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Schools 'should stay closed to prevent swine flu spread'

By Lilian Anekwe

It would be ‘foolhardy' for the Government to reopen schools in September while a swine flu vaccine is still unavailable, a GP respiratory expert has warned.

Children are more infectious and appear to be more vulnerable to the H1N1 virus which spreads fast among them, leading some researchers to argue that closing schools for long periods could reduce the spread of swine flu, ease its burden on hospitals and potentially limit the number of deaths due to the virus.

The Department of Health and the Department for Children, Schools and Families have both insisted that there currently is not a ‘strong argument' for school closure – but that their policy will be kept under review.

Professor David Price, professor of primary care respiratory medicine at the University of Aberdeen and a Government advisor on respiratory disease, backed the DH strategy of widespread antiviral use but said swine flu would be better managed through school closures.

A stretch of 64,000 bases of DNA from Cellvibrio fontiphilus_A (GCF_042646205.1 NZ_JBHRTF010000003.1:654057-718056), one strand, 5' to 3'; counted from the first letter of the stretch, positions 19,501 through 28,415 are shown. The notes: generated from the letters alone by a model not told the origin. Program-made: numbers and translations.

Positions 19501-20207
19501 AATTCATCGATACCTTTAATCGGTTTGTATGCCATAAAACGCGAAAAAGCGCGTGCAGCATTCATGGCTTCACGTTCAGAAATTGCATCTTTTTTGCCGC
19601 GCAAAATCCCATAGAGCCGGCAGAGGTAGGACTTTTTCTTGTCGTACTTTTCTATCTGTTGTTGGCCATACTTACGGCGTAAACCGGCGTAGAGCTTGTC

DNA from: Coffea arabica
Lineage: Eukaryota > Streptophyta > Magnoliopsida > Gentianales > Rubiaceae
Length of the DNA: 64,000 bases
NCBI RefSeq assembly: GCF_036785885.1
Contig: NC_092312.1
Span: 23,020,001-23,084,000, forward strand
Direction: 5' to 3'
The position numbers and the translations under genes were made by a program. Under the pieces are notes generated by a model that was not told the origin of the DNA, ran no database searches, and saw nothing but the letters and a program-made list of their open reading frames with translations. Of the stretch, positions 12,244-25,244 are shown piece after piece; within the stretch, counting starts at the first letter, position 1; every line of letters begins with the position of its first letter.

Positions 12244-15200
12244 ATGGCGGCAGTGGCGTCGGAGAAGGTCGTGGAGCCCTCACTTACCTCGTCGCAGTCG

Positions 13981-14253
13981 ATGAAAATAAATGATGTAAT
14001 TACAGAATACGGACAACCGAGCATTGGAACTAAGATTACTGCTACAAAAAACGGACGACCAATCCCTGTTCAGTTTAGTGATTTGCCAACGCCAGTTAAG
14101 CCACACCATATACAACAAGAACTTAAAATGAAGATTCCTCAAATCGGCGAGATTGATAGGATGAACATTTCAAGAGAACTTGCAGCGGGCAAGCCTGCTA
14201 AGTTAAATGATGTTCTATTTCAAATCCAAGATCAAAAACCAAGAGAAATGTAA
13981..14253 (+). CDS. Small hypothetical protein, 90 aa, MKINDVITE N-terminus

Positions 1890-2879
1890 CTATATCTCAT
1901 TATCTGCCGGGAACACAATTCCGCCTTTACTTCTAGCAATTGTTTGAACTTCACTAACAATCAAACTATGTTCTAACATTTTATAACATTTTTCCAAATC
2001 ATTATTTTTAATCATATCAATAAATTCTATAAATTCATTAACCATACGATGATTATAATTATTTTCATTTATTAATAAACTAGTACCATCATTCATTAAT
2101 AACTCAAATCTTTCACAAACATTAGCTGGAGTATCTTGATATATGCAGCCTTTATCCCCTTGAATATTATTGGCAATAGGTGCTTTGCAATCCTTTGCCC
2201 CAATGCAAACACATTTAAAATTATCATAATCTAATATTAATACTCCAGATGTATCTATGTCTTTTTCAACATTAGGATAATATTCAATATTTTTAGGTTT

Professor Price told Pulse: ‘If we really want to reduce use of Tamiflu, we need to look at better public health measures for reducing the spread of swine flu. It is very noticeable that rates of the illness in the UK have begun to drop now children are off school on their summer holidays.

‘There is no greater way of facilitating the spread of swine flu than allowing children to mix in schools. If we had a vaccine it would be a different matter, but given we don't yet, it would in my view be foolhardy to allow children back to school. It's a discussion that needs to be had.'

Some experts have called for schools to remain closed to stop the spread of swine flu

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